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Features of A Group Discussion

The group discussion technique used for selecting candidates has the following main features:

A Form of Conversation

A group discussion is a multi-sided conversation that is spontaneous and not pre-planned. In such a conversation, there is no previous preparation and the discussion may start on any topic.

Different from a Debate

The group discussion is not a debate. All the members of a group have a fair opportunity to express their views on a given topic freely. In a debate, there is a mover of the proposition, a seconder of the ­proposition and then a leader of the opposition. The group in a debate is divided into two parts—one that speaks for the motion and the other that ­opposes the motion. To conduct the debate, there is a speaker or a chairman who calls upon the debaters one by one and allots a definite time limit for each debater. On the other hand, a group discussion is quite informal and is not conditioned by such procedural rules as in the case of a debate. Here the candidates can say whatever they like and whenever they like on the subject under discussion.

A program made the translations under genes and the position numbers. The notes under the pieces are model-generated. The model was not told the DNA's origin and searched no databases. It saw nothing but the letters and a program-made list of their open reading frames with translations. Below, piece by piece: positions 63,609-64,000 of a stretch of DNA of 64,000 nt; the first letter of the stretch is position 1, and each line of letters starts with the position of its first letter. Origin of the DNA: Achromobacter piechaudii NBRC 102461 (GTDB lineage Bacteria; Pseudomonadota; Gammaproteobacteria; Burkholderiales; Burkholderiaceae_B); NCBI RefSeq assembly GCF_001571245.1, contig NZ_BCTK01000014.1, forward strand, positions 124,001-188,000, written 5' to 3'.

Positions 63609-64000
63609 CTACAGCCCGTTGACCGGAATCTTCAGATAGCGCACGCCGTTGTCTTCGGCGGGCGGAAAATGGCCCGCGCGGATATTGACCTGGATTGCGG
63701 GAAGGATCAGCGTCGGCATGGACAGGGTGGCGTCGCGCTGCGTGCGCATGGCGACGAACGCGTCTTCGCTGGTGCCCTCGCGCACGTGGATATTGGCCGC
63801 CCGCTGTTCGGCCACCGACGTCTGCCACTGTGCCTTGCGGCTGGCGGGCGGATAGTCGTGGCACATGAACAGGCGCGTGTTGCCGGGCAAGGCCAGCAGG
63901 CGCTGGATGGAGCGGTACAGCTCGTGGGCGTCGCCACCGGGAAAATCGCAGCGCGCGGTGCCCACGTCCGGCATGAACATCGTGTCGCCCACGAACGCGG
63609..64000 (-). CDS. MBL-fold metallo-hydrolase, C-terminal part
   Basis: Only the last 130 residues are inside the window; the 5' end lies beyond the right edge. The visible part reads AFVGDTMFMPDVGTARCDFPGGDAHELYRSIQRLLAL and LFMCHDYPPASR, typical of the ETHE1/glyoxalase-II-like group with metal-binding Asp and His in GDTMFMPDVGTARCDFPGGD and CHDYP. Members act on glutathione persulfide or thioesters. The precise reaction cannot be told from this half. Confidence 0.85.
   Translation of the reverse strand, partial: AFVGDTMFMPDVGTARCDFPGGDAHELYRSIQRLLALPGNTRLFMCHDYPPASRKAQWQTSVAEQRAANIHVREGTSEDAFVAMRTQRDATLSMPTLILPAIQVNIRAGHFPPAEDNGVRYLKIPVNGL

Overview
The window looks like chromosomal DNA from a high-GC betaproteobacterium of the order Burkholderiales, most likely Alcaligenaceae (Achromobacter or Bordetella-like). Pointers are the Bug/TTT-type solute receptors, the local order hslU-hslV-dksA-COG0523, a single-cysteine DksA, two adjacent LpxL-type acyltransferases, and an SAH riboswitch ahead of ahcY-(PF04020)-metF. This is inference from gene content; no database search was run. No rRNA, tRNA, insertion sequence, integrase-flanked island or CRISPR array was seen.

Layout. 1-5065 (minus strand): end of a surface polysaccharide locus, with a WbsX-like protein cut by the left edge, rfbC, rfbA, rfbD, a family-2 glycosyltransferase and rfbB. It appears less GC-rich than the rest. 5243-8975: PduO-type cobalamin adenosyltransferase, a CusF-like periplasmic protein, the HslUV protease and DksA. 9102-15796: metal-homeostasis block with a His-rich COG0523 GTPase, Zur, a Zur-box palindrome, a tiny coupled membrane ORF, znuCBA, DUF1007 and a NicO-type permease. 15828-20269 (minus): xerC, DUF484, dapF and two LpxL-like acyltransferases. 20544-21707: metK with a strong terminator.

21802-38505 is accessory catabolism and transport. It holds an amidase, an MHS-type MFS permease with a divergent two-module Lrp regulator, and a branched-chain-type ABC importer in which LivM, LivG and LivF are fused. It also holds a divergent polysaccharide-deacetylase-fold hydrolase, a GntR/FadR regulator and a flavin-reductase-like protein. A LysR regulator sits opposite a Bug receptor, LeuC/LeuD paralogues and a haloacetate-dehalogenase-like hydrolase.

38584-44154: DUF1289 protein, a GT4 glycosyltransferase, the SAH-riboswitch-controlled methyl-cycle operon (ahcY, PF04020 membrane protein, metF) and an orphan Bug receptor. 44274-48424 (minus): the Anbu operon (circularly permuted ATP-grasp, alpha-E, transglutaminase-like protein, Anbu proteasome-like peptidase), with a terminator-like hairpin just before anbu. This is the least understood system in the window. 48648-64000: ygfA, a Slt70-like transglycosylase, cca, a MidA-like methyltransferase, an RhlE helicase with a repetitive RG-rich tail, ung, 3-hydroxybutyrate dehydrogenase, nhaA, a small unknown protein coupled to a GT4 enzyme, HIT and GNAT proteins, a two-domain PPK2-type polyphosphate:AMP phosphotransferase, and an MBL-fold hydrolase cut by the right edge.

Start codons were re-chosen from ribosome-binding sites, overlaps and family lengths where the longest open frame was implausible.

No Interference from the Examiner

The members of a group are left quite free to discuss the topic without any interference from the examiner. The examiner or the testing officer, as he/she is called in group discussions, acts as a silent observer in the background. In selection interviews, the candidate has to appear before the interview board face to face. In a group discussion, the members of the group sit around a table and face each other.

Discussion Revolves Around a Given Topic

In a group discussion a specific subject or topic is given for discussion and the candidates are required to talk on that particular topic only. They are free to talk for or against but they should confine the discussion only to the chosen topic.

Cordial and Friendly Atmosphere

An atmosphere of cordial friendliness pervades group discussions. In a selection interview there is always some nervousness because the candidate alone has to face the interviewer or the board members. On the other hand, in a group discussion the participants are of a similar background and as such there is no trace of fear or ­complexes and their natural group behaviour can be easily assessed.

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